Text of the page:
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Peers boost breastfeeding among low-income women

September 16, 2005

By Amy Norton

NEW YORK (Reuters Health) – Low-income women may be more
likely to breastfeed their infants if they get a little
encouragement from their peers, a new study suggests.

Researchers found that a peer-counseling program boosted
rates of exclusive breastfeeding among low-income,
predominantly Hispanic women who gave birth at one urban
hospital. Compared with new mothers not involved in the
program, these women were 15 times more likely to give their
infants only breast milk for the first 3 months of life.

About 20 percent of women who received peer counseling
exclusively breastfed for 3 months, versus just over 1 percent
of other mothers, according to findings published in the
September issue of the Archives of Pediatrics & Adolescent
Medicine.

Breast milk is considered the best nutrition for infants,
with studies documenting numerous benefits, including lower
risks of diarrhea, ear and respiratory infections, and
allergies. Experts generally recommend that babies receive only
breast milk for the first 6 months of life.

Even though breastfeeding is on the rise in the U.S., rates
remain especially low among low-income families.

And although the majority of women in this study were not
exclusively breastfeeding after 3 months, the 20-percent rate
is still encouraging, lead study author Dr. Alex K. Anderson
told Reuters Health.

Anderson, who is now at the University of Georgia, Athens,
was with the University of Connecticut at the time of the
study.

The researchers followed 162 expectant mothers who were
giving birth at Hartford Hospital, about half of whom they
randomly assigned to receive peer counseling.

Two women recruited from the community, who themselves had
exclusively breastfed their babies, served as the peer
counselors. They were trained by a certified lactation
consultant to teach other women about the benefits of
breastfeeding and how to successfully do it.

Women in the peer-counseling group were offered home visits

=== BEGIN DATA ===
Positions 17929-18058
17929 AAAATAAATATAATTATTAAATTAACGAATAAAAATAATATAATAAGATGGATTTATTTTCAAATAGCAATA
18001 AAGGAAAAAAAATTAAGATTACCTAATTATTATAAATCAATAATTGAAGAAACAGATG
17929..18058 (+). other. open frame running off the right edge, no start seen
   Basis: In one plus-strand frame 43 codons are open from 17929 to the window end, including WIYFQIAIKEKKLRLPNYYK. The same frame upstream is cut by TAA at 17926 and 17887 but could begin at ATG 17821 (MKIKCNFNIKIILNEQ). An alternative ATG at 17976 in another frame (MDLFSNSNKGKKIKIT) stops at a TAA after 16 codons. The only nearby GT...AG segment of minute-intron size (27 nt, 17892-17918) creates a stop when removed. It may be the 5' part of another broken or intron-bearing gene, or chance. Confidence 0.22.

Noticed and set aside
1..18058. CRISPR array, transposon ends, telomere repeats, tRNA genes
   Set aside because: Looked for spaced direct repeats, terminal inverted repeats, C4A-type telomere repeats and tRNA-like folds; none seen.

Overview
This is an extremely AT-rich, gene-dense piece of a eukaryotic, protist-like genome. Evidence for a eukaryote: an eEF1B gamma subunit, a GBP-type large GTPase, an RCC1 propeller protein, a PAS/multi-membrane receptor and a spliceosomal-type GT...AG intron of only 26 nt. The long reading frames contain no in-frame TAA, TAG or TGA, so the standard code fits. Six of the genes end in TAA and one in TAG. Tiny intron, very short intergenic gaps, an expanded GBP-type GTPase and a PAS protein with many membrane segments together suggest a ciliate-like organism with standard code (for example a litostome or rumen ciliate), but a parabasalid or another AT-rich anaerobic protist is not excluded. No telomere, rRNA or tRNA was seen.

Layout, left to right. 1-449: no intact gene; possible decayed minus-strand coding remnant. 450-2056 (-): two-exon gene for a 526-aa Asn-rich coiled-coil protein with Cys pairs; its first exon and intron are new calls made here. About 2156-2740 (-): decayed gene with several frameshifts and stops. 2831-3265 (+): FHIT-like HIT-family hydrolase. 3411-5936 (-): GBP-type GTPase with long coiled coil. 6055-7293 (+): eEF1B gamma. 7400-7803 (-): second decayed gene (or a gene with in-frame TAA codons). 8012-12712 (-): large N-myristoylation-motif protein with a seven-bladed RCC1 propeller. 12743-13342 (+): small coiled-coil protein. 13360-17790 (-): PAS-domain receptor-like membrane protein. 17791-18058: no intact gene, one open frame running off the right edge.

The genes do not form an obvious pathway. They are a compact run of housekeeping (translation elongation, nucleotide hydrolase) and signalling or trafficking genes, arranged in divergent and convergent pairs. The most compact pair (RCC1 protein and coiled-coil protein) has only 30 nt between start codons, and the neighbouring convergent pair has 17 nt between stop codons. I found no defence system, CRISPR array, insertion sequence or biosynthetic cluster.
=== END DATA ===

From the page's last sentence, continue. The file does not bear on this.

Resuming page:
from their counselor, starting before delivery. Those in the
comparison group received the standard breastfeeding
encouragement given at the hospital, which is designated as a
“Baby-Friendly” center. This means the hospital has particular
policies that actively encourage breastfeeding — such as
rooming mothers and infants together 24 hours a day and not
giving parents free formula and bottles.

Because of this, the number of women who began
breastfeeding in the hospital — even in the control group —
was higher than the norm for the U.S., according to Anderson.
Ninety-one percent of women in the peer-counseling group
started breastfeeding during their hospital stay, as did 76
percent of those in the comparison group.

It will be important, Anderson noted, to see whether peer
counseling works at hospitals that are not designated as
Baby-Friendly, which describes the vast majority of U.S.
centers.

There are, however, many other factors that affect a
mother’s ability to exclusively breastfeed, Anderson said.
These include the length of maternity leave and whether the job
environment allows a mother to pump her breast milk. He also
pointed to a need for public policies that encourage exclusive
breastfeeding, and not just any breastfeeding, as well as
broader acceptance of breastfeeding in public areas.

SOURCE: Archives of Pediatrics & Adolescent Medicine,
September 2005.




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